Two other resolutions will be voted on by shareholders:  one to appoint an environmental expert to the board and the other to explain why Chevron has subpoenaed several shareholder groups, including Trillium Asset Management, along with several dozen environmentalists, law students and summer interns.

See this New York Times article by Gretchen Morgenson and a San Francisco Chronicle article by David Baker.

Expect to see shareholders out in full force at the May 29th meeting without the resolution, but resolute to hold Chevron accountable for its environmental crimes.


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Wednesday, March 13, 2013

Chevron Boxes Itself In With SEC Move

Chevron's decision to ask the SEC to allow it to dropkick shareholder resolutions calling for the duties of Chairman and CEO to be split -- essentially demoting current Chair and CEO John Watson -- has boxed the oil giant into a public relations defeat.

It's a  lose-lose proposition for the multi-national corporation.

The shareholders are concerned about the way Watson and other Chevron executives have handled the $19 billion judgment against the company for massive oil contamination in the Ecuadorian rainforest. Watson and his 2,000 lawyers and legal assistants are spending hundreds of millions of dollars working on a legal attack to stop enforcement of the judgment.

The contamination is obvious. Everyone agrees Chevron's predecessor Texaco put it there. The people suffering are impoverished indigenous tribes and farmers who brought the original lawsuit 20 years ago. As the years have passed, Chevron has suffered from negative publicity casting it as an oil company concerned only about profits.

A growing number of shareholders are saying enough is enough.

Instead of finding a way out of the environmental nightmare, Chevron digs itself deeper into a hole with its SEC request to trounce on its shareholders, by nixing their resolutions and even subpoenaing them in its legal battles.

David Baker in today's San Francisco Chronicle describes the situation, and it's clear from his article that if the SEC rules in Chevron's favor, it will make the company look like the corporate thug that it is. Plus, it won't stop the shareholders from protesting at their annual meeting.

And, if the SEC doesn't, then the shareholders can once again introduce their resolutions and, likely, increase their vote tally, as they have done year after year.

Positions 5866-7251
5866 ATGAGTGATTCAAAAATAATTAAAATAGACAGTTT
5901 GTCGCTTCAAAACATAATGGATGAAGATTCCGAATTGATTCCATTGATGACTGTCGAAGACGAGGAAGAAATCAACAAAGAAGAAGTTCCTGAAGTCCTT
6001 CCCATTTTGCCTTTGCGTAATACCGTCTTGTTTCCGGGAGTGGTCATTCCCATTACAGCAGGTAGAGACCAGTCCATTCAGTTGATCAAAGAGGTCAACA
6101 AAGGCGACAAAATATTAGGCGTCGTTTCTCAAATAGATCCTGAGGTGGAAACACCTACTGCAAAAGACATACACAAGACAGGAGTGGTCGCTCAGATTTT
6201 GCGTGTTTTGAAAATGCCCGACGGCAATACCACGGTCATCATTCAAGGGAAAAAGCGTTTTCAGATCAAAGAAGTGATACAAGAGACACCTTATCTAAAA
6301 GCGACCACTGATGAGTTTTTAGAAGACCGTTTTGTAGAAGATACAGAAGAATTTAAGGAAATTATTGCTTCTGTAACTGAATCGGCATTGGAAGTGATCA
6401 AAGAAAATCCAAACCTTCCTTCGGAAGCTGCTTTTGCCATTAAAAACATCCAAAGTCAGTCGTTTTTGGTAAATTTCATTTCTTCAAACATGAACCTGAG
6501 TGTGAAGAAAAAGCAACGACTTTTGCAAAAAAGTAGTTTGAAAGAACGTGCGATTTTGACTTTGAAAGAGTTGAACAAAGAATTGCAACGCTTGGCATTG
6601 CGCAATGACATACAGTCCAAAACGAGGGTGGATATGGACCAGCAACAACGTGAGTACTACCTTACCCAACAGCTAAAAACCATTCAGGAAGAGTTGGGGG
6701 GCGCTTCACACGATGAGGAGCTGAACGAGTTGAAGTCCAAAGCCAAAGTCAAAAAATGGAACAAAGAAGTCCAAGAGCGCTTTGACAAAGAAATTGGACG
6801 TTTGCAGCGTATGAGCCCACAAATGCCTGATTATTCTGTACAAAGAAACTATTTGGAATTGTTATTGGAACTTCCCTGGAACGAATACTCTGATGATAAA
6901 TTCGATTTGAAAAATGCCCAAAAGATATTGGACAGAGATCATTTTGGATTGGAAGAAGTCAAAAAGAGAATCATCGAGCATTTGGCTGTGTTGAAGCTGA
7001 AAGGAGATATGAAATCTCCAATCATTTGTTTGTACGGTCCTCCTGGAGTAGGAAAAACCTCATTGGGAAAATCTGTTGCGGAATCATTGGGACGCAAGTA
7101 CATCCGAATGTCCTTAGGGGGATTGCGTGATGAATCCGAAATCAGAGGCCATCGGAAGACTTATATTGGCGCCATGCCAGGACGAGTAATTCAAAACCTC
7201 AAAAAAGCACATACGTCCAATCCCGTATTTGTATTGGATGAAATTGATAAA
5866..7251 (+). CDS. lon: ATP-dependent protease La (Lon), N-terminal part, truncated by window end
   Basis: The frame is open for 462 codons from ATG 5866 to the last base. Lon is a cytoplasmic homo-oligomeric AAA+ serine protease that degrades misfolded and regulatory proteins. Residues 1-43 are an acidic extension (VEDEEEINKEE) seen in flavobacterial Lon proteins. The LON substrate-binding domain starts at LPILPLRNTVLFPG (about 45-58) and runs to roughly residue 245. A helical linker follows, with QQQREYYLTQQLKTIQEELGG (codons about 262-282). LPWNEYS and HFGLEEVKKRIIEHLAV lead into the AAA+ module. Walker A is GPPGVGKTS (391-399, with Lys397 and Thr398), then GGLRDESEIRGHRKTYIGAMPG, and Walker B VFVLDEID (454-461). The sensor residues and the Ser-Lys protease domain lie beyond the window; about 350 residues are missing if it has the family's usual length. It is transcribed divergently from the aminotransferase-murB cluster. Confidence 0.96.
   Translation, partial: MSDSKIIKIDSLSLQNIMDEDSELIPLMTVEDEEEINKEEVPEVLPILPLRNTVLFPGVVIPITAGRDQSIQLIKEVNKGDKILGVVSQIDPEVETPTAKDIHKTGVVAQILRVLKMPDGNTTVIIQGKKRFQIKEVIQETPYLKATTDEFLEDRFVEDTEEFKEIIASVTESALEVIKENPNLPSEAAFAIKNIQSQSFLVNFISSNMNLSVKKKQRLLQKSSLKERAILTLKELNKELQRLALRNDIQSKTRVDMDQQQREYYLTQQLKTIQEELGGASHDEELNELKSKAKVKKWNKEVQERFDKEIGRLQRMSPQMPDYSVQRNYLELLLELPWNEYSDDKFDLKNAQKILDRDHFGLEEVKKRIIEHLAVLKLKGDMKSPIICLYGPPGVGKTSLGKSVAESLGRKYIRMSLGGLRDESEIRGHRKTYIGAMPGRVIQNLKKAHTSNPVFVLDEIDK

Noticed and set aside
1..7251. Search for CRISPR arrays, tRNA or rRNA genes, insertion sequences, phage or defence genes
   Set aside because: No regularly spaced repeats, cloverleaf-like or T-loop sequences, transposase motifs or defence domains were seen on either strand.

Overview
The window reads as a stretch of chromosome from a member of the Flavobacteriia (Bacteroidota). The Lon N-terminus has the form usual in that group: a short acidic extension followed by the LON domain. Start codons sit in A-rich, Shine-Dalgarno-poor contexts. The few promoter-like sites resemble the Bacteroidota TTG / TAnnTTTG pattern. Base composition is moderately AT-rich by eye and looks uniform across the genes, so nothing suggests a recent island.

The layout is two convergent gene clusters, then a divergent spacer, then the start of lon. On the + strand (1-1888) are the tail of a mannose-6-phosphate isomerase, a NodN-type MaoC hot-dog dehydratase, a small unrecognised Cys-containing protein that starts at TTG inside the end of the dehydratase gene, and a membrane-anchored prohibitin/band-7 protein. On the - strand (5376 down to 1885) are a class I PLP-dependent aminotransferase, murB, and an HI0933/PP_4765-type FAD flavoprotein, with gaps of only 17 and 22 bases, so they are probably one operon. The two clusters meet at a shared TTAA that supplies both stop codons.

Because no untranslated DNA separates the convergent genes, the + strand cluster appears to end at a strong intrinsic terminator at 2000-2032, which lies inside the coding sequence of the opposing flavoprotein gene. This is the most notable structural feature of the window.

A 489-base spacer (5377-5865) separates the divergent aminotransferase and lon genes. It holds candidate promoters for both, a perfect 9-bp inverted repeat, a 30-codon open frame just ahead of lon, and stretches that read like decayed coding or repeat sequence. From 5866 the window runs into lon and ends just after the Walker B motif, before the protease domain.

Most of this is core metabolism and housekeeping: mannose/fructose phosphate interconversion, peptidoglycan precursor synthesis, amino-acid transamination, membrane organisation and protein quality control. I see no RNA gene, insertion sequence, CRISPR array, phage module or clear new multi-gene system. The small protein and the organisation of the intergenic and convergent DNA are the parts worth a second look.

Smart move, Chevron.

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Tuesday, March 5, 2013

What Happens When Big Oil Freaks Out


Chevron Spending $400 Million A Year On Ecuador Case, Subsidized By U.S Government?

Since 2011, when an Ecuadorian court found Chevron guilty of widespread contamination of the Amazon rain forest and ordered the oil giant to pay $19 billion in damages, Chevron has been spending around $400 million annually on 2,000 legal experts from 60 law firms to evade paying the judgment, according to a recent court filing.

But, for all the money and all the lawyers, Chevron is facing enforcement actions in four countries -- Ecuador, Canada, Argentina, and Brazil – where the Ecuadorians could seize their billions from Chevron’s assets. And, Chevron continues to lose in U.S. courts on the merits. See here.

Meanwhile, the New York Times reports today that Chevron has received $2.6 billion in federal tax-free bonds to expand a refinery in Mississippi. The New York Times said Chevron has received more than any U.S.-based corporation and described it as "sweetheart rates for corporations."

What this means is the U.S. federal government is subsidizing Chevron's legal bills as a result of its misconduct in Ecuador, not to mention litigation and accusations Chevron has been defending in Brazil, California, Angola, Nigeria and other places across the globe. See here. 

In a desperate attempt to stop enforcement of the $19 billion judgment, Chevron has accused the Ecuadorian villagers and their lawyers for “fraud” and sued them in about 20 different U.S. court jurisdictions, filing hundreds of legal motions and millions of pages of discovery documents and taking over 40 depositions from experts and consultants -- all designed to distract from the 16 billion gallons of toxic production water it dumped into the Ecuadorian rainforest and the 900 unlined pits Chevron built to store permanently pure crude oil. 

For more details, read this press release.